In the past I spent far too long trying to sell people on excellent, but complicated, unintuitive, unfamiliar narratives. I competed with others who offered the same stuff I did but they dumbed it down, they made it less effective, but they made it easier to understand. The other guys always won. It took a while (15 years) but now I get it. My job is to take the excellent content I am working with and try to make it intuitive, obvious, and familiar. If I don’t make it intuitive, obvious, and familiar, I won’t have an audience.
Throughout history, we have relied on other people to reduce our personal memory load, a phenomenon called transactive memory. If we know that someone else knows a particular piece of information, we don’t have to remember it ourselves. We just need to ask them. But there is a significant germane load to do this. We have to remember who knows what we need, find them, hope they are available, ask them, and process the answer. A similar germane load exists when we use reference sources. We have to remember what source has the information, go to the library (or our personal bookshelf), get the encyclopedia/dictionary/textbook, look up the information, and process it.
Transactive memory is a psychological hypothesis first proposed by Daniel Wegner in 1985 as a response to earlier theories of “group mind” such as groupthink. A transactive memory system is a mechanism through which groups collectively encode, store, and retrieve knowledge.
There are so many cases where we see customers having trouble with befuddling and legalistic user agreements that get them into trouble. Perhaps a customer reveals more personal information than she realized to an advertising aggregator. Perhaps he ceded the intellectual property rights for something he created while using a development environment. Perhaps I agreed to transaction fees and automatic services I never intended to.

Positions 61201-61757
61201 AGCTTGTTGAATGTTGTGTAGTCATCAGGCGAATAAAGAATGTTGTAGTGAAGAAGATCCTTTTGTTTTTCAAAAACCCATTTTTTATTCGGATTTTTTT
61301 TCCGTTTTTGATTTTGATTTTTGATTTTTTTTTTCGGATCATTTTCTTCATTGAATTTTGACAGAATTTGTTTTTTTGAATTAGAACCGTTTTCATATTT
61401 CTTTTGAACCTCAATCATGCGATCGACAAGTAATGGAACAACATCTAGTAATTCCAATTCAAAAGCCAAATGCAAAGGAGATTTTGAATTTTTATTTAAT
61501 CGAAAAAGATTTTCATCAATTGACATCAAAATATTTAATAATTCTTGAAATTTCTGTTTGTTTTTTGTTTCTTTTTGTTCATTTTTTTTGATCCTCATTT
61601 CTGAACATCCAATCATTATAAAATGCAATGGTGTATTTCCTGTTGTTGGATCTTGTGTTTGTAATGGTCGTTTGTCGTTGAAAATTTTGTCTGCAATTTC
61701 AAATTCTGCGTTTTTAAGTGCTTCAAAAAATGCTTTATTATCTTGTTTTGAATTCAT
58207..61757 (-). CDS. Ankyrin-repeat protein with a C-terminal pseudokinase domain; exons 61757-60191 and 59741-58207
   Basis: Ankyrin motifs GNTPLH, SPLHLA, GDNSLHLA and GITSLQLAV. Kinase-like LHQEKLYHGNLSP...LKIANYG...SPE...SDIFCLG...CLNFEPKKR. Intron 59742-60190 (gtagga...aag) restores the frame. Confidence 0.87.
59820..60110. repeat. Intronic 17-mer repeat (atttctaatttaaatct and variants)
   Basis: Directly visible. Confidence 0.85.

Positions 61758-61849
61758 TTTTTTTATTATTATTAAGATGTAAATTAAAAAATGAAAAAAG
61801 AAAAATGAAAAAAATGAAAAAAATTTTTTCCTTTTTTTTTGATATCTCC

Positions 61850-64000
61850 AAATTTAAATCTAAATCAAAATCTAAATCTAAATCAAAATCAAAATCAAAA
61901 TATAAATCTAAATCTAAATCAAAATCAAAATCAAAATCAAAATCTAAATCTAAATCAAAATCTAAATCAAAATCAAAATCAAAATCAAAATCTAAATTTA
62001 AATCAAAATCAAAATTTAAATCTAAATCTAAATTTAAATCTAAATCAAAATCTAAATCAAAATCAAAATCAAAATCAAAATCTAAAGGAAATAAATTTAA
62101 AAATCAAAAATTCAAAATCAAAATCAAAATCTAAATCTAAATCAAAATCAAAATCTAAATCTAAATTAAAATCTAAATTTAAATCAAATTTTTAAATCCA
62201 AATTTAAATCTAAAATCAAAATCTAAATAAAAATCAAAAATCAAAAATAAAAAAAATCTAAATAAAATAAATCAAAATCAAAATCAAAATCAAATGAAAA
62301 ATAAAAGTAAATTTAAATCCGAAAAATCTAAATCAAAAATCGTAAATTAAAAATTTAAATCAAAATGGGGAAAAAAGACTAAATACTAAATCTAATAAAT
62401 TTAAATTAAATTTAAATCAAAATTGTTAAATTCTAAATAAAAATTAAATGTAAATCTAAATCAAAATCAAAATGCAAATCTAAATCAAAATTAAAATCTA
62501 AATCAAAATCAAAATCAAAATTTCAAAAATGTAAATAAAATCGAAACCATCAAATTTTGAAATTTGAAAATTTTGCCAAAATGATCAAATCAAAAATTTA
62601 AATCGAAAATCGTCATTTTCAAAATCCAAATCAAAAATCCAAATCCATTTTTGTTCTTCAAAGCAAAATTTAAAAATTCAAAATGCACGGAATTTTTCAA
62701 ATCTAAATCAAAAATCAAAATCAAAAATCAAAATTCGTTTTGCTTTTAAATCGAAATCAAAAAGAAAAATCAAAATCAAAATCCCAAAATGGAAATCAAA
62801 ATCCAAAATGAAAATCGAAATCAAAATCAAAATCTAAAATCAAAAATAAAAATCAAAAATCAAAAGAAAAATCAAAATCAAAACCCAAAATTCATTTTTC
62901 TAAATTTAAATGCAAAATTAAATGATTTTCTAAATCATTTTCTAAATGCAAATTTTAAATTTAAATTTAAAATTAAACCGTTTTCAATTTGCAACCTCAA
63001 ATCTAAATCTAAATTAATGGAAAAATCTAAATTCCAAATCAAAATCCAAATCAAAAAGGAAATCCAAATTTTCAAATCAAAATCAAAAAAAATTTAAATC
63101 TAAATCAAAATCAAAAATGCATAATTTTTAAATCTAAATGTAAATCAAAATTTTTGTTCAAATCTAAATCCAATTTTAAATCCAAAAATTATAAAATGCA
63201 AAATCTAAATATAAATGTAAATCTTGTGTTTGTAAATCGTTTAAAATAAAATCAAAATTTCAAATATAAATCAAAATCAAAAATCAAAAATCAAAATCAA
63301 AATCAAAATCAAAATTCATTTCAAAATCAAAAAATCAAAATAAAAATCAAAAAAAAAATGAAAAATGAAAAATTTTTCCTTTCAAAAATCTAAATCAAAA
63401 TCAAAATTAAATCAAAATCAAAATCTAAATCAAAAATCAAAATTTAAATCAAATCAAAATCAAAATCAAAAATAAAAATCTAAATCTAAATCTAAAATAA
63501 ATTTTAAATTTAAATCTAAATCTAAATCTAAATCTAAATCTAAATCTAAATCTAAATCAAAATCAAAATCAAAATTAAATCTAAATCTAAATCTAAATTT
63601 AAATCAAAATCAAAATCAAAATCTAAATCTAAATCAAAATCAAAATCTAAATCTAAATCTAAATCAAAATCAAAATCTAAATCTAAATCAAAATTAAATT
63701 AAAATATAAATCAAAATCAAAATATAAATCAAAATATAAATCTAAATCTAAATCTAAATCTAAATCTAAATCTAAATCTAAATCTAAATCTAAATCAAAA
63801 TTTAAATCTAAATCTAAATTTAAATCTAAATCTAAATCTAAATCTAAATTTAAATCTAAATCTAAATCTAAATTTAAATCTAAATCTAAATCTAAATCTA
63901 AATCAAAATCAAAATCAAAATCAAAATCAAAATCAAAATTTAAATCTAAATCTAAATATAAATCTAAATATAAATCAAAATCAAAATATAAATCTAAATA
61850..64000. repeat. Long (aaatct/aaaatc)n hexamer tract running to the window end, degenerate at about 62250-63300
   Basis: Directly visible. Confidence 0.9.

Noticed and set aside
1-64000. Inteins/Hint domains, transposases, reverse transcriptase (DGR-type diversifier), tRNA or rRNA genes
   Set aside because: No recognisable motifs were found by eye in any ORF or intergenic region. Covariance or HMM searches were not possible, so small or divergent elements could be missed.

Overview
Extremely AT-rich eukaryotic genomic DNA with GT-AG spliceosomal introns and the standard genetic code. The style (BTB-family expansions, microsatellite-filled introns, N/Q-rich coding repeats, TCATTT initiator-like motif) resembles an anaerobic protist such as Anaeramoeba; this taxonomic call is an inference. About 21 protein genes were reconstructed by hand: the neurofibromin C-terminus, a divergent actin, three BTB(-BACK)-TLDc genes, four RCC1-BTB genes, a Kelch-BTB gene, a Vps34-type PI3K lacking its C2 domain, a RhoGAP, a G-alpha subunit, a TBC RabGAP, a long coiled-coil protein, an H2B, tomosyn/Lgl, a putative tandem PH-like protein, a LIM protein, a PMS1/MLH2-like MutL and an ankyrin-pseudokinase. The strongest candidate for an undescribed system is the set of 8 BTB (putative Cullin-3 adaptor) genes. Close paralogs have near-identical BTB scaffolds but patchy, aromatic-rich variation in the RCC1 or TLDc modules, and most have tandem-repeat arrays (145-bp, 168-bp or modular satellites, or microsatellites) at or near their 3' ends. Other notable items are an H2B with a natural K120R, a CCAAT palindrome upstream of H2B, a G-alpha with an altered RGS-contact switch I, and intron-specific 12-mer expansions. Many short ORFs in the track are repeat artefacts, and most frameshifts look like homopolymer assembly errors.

In a later call from emergency services made to Bernstein directly, the driver denied all knowledge of any accident. The driver told the dispatcher that “everything was fine,” before the dispatcher said, “Ok but your car called in saying you’d been involved in an accident. It doesn’t do that for no reason. Did you leave the scene of an accident?”
If you haven’t seen it, Don Norman co-wrote an article in Fast Company decrying the collapse of Apple’s commitment to usable design. Then Anthony Franco (from UX Magazine) pilloried him in a Pulse piece on LinkedIn.
No more. Now, although the products are indeed even more beautiful than before, that beauty has come at a great price. Gone are the fundamental principles of good design: discoverability, feedback, recovery, and so on. Instead, Apple has, in striving for beauty, created fonts that are so small or thin, coupled with low contrast, that they are difficult or impossible for many people with normal vision to read. We have obscure gestures that are beyond even the developer’s ability to remember. We have great features that most people don’t realize exist.
Flow is one of those concepts that we all like to talk about but is much harder to achieve in practice. At its essence, flow is that feeling you get when you are “in the zone.” You are fully immersed in an activity, totally focused, high levels of challenge are balanced with high levels of skill so you get a great feeling of accomplishment. It increases your ability to persist through difficulty.
Sanjay Batra brought up a fantastic example of inclusive design during the Accessibility Panel at the HFES Annual Meeting this year. For someone who is visually impaired, it is very hard to judge if their meat is sufficiently cooked. Because of the health risks of undercooked meat, this is both a perception challenge and a high anxiety context.